Who Takes the Credit? Gender, Power and Control Over Loan Use in Rural Bangladesh
Publication Date: Jan 1996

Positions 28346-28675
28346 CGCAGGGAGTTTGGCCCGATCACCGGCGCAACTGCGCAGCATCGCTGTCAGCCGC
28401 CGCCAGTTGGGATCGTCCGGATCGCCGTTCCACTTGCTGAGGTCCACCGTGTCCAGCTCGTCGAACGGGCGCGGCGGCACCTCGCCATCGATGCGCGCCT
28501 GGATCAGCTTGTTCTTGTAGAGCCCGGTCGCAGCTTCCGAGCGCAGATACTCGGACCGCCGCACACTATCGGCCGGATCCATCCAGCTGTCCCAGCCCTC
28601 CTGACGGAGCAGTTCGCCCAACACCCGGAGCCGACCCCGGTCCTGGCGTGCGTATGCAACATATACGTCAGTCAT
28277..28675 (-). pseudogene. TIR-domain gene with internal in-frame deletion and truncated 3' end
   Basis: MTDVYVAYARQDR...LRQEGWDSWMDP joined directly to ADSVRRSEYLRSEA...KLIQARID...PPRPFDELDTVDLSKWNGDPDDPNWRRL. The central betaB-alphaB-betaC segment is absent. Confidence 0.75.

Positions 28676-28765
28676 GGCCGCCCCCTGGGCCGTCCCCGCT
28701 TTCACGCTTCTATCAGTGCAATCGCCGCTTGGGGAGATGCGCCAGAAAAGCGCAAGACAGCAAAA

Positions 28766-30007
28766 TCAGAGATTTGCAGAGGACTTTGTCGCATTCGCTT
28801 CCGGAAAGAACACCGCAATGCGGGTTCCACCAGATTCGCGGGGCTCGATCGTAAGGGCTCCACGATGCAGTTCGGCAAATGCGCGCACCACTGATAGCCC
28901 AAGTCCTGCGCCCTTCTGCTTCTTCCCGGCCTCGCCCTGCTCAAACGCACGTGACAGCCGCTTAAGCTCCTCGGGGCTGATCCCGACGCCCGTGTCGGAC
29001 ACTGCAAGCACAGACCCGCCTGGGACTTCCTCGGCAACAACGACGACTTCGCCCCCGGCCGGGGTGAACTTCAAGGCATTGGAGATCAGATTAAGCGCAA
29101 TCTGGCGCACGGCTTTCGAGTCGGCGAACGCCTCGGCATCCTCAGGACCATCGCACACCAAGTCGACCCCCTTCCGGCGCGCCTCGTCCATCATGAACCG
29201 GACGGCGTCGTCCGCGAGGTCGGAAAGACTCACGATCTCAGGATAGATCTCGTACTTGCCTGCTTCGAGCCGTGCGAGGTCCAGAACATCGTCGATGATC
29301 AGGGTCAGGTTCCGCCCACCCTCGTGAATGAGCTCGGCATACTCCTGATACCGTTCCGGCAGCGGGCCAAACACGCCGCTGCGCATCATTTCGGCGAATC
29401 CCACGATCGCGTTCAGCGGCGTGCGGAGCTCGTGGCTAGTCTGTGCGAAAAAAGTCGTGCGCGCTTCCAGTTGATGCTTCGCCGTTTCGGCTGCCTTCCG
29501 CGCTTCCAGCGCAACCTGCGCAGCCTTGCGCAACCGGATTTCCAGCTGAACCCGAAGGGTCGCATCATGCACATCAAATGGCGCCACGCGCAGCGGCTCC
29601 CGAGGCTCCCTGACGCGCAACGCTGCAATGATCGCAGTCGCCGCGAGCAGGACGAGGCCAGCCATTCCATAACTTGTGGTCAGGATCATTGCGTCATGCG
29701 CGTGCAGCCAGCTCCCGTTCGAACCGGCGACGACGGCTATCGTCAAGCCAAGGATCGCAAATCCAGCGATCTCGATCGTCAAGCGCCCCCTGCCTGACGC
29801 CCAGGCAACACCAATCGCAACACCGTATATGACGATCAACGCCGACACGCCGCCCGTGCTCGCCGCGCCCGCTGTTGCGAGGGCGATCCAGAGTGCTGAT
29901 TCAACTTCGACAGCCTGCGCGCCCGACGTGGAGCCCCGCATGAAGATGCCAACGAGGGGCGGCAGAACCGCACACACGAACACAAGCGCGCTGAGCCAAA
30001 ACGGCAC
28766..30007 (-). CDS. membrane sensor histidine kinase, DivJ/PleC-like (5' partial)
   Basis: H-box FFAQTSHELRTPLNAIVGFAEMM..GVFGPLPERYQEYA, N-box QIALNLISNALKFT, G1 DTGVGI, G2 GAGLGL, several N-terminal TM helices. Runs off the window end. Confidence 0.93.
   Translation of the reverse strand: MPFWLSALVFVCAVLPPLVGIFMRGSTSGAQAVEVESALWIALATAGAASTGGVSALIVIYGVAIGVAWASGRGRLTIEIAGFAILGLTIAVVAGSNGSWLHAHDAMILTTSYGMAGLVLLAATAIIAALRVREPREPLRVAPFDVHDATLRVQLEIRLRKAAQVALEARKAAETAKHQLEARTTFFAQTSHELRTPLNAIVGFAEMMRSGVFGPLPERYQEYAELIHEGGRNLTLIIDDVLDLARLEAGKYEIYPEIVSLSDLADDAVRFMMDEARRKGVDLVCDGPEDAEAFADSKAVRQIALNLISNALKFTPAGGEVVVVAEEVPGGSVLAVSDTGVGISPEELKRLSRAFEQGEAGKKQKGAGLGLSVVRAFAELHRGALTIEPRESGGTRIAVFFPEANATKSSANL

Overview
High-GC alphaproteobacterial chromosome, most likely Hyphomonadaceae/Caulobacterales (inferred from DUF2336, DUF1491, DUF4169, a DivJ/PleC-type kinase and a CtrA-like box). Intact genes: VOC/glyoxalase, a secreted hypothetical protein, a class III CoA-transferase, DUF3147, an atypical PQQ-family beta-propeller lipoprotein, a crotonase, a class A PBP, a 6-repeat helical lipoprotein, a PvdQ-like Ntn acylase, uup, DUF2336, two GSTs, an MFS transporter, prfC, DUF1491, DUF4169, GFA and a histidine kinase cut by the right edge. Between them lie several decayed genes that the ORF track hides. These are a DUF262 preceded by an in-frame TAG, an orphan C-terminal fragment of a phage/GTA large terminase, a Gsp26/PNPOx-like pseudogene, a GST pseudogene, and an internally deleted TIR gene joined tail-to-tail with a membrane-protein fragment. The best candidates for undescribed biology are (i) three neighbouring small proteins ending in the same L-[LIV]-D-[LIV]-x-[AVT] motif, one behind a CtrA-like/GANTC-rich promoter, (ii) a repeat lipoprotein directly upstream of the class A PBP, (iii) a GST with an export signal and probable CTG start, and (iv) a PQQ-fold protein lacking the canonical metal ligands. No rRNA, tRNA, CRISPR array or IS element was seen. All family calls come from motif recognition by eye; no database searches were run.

Special credit institutions in Bangladesh have dramatically increased the credit available to poor rural women since the mid-1980s. Though this is intended to contribute to women's empowerment, few evaluations of loan use investigate whether women actually control this credit. Most often, women's continued high demand for loans and high rates of loan repayment are taken as signs of women's empowerment. This paper challenges this assumption by exploring variations in the degree to which women borrowers control their loans directly. A significant proportion of women's loans are controlled and invested by male relatives, while women borrowers bear the liability for repayment. Where men invest loans badly this can undermine household survival strategies, forcing women to mobilise repayment funds from resources which would otherwise be used for consumption or saving purposes. International aid donors bear some responsibility for this process. Donors' interest in seeing the development of financially self-sustaining rural development institutions has resulted in a preoccupation with cost recovery, to the degree that loan repayment rates have become the primary index of success. A new focus is required, which prioritises the important issue of the quality of loan use.